He has hands like the cinematic box office legend Rocky. Like Rocky, he uses his hands to fight and to pray. He radiates selfless purity. John "Rocky" Dupuy is an American drug addiction therapist, a pioneer of Integral Recovery. John explained to me: "In the advanced stages of the disease of addiction, the addict will lie, cheat, steal, give up his family, his friends, his work, his honor, everything and anything, to safeguard his source of the addictive substance. Other people are no longer equal subjects, but objects to be used and manipulated in order to get and remain high." The addict is the opposite of selfless. He is trapped in Himself. A slave of his darkest, most egocentric aspects. He is imprisoned by the poison of the drugs: "A hundred thousand years of human evolution is lost due to the disastrous rage of the addiction," says John.

Perhaps you are not being consumed by the ravages of addiction, but you may know the feeling when the pure rays of light, which could shine from our center, find no passage through our blocked channels. We look within ourselves - but it reeks of garbage rather than flowery fragrance. No matter how highly developed  we may be, some days it feels as if all the years of our personal progress have gone missing. We are stuck firmly in ourselves. So, with people like John, I like to follow their example. His purity touches me. I admire the cheerful sincerity and the shining presence of this strong fellow. His work with his clients has served to cleanse him from the drug of the Self. Again and again, he has merged with the Selves of his clients. He has adapted himself to every different level, depending on where his clients are at - he surrenders himself to them. He gets rid of his own Self, in that he always asks himself, what is the true desire of the person I am with.

Selflessness sounds like high morality - but really it is nothing more than a simple action that everyone understands. We give to others what they want (not what we want). This is the whole secret of selflessness: understanding what the other desires. Good gardeners understand what trees want. Good kindergarten teachers understand what children want. Good cooks understand what a tomato wants (and it is only when they give the tomato what it really wants that the tomato tastes truly delicious).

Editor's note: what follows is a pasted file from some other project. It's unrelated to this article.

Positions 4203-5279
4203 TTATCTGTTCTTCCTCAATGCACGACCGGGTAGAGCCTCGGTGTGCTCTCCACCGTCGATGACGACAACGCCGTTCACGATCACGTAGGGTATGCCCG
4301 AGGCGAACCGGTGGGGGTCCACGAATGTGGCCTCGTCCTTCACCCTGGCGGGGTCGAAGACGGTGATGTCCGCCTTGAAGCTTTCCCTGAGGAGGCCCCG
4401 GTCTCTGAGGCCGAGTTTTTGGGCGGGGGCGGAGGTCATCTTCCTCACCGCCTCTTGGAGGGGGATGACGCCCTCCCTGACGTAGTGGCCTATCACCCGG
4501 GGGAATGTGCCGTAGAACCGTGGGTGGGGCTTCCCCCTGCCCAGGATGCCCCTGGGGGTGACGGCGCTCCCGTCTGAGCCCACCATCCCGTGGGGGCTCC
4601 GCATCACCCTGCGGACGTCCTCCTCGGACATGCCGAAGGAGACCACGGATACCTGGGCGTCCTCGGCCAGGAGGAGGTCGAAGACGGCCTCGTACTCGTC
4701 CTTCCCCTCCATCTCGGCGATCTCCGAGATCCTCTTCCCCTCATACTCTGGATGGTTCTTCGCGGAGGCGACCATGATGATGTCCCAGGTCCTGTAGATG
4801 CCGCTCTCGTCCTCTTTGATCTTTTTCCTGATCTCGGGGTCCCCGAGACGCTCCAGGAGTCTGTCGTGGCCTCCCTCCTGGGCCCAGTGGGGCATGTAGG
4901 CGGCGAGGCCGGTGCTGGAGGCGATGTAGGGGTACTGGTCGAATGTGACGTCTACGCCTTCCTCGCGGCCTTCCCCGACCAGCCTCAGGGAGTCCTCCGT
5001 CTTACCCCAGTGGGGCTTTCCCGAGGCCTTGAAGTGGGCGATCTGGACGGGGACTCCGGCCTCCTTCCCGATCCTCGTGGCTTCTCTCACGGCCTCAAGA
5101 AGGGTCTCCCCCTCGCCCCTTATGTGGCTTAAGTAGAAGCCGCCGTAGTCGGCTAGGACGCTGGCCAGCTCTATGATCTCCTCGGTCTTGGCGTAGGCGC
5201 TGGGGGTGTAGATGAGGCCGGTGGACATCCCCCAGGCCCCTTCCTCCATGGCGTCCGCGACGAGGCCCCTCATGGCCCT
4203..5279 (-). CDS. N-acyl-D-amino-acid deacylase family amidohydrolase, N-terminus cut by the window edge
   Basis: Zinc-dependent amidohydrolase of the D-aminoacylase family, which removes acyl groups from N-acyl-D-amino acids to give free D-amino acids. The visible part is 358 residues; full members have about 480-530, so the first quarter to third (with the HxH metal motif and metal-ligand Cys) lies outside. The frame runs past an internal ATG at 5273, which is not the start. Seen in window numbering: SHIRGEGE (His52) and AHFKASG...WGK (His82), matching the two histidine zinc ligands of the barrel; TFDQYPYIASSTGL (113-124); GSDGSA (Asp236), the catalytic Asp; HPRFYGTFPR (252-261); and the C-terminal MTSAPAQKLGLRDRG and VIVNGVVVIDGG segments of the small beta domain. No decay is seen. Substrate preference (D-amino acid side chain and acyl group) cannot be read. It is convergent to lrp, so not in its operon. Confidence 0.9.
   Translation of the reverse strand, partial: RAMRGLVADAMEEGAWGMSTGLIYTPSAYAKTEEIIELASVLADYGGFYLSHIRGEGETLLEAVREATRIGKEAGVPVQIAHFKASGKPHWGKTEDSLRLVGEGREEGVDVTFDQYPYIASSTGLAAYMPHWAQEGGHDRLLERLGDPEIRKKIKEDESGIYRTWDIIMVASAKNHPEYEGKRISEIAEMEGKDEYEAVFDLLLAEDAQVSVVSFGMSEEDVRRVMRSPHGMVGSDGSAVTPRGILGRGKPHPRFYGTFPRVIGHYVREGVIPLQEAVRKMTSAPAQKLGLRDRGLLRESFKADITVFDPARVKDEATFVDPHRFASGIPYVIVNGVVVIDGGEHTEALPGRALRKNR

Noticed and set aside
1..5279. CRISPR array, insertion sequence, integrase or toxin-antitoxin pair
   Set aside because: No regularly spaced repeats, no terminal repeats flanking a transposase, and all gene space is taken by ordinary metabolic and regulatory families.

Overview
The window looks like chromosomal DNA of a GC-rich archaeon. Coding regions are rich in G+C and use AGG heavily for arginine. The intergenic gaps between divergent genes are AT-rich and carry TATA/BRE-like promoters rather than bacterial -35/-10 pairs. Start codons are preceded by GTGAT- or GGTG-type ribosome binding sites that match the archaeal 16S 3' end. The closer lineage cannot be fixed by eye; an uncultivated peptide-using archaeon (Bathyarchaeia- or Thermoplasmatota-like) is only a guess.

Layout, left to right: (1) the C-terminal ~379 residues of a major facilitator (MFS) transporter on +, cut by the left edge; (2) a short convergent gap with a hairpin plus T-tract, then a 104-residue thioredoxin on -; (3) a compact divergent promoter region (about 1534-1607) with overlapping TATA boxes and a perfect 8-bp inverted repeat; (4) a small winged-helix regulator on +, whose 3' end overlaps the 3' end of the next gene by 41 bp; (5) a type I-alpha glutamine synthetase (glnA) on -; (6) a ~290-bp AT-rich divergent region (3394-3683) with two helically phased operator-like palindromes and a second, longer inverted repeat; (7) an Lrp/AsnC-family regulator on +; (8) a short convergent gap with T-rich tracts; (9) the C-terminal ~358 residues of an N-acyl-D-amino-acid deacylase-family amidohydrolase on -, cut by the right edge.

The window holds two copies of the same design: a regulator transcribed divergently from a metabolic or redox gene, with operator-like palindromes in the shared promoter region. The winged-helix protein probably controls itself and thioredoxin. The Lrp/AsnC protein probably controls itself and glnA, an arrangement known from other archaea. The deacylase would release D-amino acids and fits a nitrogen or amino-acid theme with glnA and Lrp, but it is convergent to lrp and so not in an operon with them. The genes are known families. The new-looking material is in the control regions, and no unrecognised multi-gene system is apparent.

Selflessness requires no further theories - the challenge is in the practice. Don't start with high morality. Meditate on selflessness in everyday life - the outside world is your teacher of selflessness. Observe your room and devote yourself to the question of how it could be arranged into a beautiful space. Turn to your houseplants and establish where each wants to be and exactly how much water it needs. Find out how your partner really likes to be touched. Promise yourself this, with every interaction with the outside world: "Not my will, but thy will be done."

Every time we get radically involved with another being, we act selflessly. To be one with the other, we must free ourselves from what binds us. With time, you will notice that you thereby become freer and more relaxed. The drug of your Self is washed clean. With every selfless action toward the outside world, the mud of the ego is rinsed away. Without the deep cleansing of catharsis, a spiritual life becomes one in which our selfish ego manipulates spirituality to its own devices - to remain high.

Open the pathways of your soul with simple selflessness, and the pure rays of light - which form your true center at every moment - begin to shine effortlessly through your pores. Catharsis is the cleansing of all our blocked channels. "We are immortal to the same degree to which we allow our Selfhood to die." In this sentence, Rudolf Steiner shows the true meaning of selflessness reached through catharsis. It opens us to the undying powers of the universe, which can now flow freely through us into the world.

When John "Rocky" Dupuy makes his hands into fists, he fights not for himself, but for the next person. And when he folds his hands in prayer, he doesn't say just words - they have become part of his flesh: "Thy kingdom come, thy will be done."

Act virtuously.

Sebastian Gronbach, spiritual leader and activist in the tradition of Rudolf Steiner, writer and teacher of Integral Anthroposophy, wrote this column, Selflessness as Catharsis, for his monthly newsletter, info3, Anthroposophy in Dialogue, July/August 2009 (translated by Heidi Mitchell)